Student Driver Placement

May 2016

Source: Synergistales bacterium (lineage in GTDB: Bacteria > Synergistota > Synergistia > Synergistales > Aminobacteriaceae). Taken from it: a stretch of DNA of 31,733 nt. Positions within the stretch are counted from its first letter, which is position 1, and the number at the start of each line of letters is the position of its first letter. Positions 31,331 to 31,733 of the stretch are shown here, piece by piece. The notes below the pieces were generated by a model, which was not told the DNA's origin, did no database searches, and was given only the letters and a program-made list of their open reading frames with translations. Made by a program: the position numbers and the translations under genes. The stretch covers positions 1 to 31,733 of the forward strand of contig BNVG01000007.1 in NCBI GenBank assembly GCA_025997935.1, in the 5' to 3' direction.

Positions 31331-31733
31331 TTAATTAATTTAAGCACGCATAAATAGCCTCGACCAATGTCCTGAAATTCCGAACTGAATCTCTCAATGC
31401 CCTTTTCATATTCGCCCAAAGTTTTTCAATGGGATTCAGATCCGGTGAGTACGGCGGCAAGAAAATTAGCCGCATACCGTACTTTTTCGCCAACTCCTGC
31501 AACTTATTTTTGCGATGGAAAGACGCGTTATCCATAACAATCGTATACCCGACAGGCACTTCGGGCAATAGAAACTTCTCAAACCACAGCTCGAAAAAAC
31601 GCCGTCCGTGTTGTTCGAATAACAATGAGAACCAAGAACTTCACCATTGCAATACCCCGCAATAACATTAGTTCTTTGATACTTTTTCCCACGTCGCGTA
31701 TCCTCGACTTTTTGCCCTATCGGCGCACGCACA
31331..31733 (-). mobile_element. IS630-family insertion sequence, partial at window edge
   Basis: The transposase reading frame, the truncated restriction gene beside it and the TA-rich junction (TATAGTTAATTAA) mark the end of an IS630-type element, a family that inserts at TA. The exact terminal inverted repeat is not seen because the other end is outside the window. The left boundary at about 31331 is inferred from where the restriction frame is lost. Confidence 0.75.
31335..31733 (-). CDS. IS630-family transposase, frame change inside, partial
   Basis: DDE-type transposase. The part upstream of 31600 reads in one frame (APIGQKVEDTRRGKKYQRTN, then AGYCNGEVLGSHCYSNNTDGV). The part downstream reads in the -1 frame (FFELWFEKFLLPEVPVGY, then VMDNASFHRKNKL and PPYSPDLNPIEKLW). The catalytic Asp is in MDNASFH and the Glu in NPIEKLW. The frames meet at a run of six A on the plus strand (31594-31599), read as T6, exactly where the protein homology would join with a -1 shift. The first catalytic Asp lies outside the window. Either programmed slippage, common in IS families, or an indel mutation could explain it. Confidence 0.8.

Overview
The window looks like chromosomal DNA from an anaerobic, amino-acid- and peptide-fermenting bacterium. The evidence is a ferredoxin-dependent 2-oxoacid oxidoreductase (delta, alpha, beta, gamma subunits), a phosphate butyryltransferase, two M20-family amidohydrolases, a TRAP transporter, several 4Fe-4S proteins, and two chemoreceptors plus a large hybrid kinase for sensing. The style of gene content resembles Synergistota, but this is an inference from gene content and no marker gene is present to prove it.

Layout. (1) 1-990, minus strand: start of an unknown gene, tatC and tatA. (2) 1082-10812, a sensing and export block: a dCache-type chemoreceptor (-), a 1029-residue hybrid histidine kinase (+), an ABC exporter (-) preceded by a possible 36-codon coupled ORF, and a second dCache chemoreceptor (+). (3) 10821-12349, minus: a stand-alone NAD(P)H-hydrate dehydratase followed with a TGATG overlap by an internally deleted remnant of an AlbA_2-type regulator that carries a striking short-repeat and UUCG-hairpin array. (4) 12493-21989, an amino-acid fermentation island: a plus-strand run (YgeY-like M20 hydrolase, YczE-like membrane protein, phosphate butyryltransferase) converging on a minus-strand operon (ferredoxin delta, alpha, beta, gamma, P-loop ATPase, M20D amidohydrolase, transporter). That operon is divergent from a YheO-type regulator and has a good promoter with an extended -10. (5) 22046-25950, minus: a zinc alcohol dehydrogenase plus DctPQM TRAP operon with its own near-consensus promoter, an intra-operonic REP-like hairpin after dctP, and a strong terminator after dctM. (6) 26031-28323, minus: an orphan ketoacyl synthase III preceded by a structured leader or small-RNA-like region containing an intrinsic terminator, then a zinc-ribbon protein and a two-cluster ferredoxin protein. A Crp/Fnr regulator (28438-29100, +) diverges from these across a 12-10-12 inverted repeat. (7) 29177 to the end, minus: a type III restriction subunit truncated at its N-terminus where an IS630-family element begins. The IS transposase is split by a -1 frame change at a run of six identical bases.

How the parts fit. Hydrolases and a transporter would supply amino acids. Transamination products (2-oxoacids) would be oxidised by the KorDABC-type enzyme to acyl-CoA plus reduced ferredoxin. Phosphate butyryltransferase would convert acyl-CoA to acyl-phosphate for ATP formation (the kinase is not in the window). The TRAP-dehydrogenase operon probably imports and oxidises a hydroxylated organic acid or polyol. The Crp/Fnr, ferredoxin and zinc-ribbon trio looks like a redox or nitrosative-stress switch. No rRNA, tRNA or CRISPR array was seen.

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|Tomorrow's Trucks | 8 May '16 drive fuel effi ciency while also creat- ing more NOx. "How can you do that and have better fuel economy? You can't get the best of both worlds. You have to make compromises." Golden says potentially higher tem- peratures will likely lead to demands on catalyst suppliers to increase ef- fi ciencies without making the systems necessarily larger. "I don't have more space," he says. "I have a box and I have all these things in the box. I need to get much more effi ciency from those compo- nents now if I'm going to map out a pathway to better CO2 emissions." There is also the wildcard that the needs of the market could outpace the demands of the government. "We are enjoying very low fuel pric- es right now, and we don't know how things may change in three or four years," says Mario Sanchez-Lara, Cummins' director of on-highway marketing communications. "That could bring pressure to deliver ef- fi ciency gains faster just because our customers would like to be able to remain as profi table as they are today but operating with a higher cost of fuel. I think the 4 percent we have to deliver, we know how to do it. We're very comfortable. We have a proven record of meeting the requirements over the last 15 years, but I wouldn't be surprised if we end up doing more than that because of the nature of the industry and what's going on with fuels and just competitive pressure." There's also the consideration that once OEMs hit the 2027 benchmark, the EPA is likely to continue its push for improvement. "I don't know what's out there be- yond Phase II for sure, but we know [CARB] is talking about a lower NOx standard that they need to be able to meet the federal ambient air quality standards for ozone," Yeager says. "So they're talking about possibly new NOx standards for heavy duty engines, and they're throwing out numbers as low as .02 compared to the .2 gram NOx that we're at today. So, another 90 percent reduction." The potential of another 90 percent reduction of NOx would pose one of the biggest challenges for engineers to-date, according to Golden. "If I have a more effi cient engine, it's hotter and I have more NOx and that increases the cost of my after treatment system for NOx," he says. "If I get lower CO2 with a higher combustion temperature, I'm going to have more NOx." "Wanting to maintain the effi ciency gains on the engine that we've made over the past years, it would be a challenge to go to a lot lower on NOx," Yeager adds, "but we need to do some research and we need to do some work on what those tradeoffs are and what would be the costs as- sociated with a new NOx standard, what the technologies are and that kind of thing." ◆

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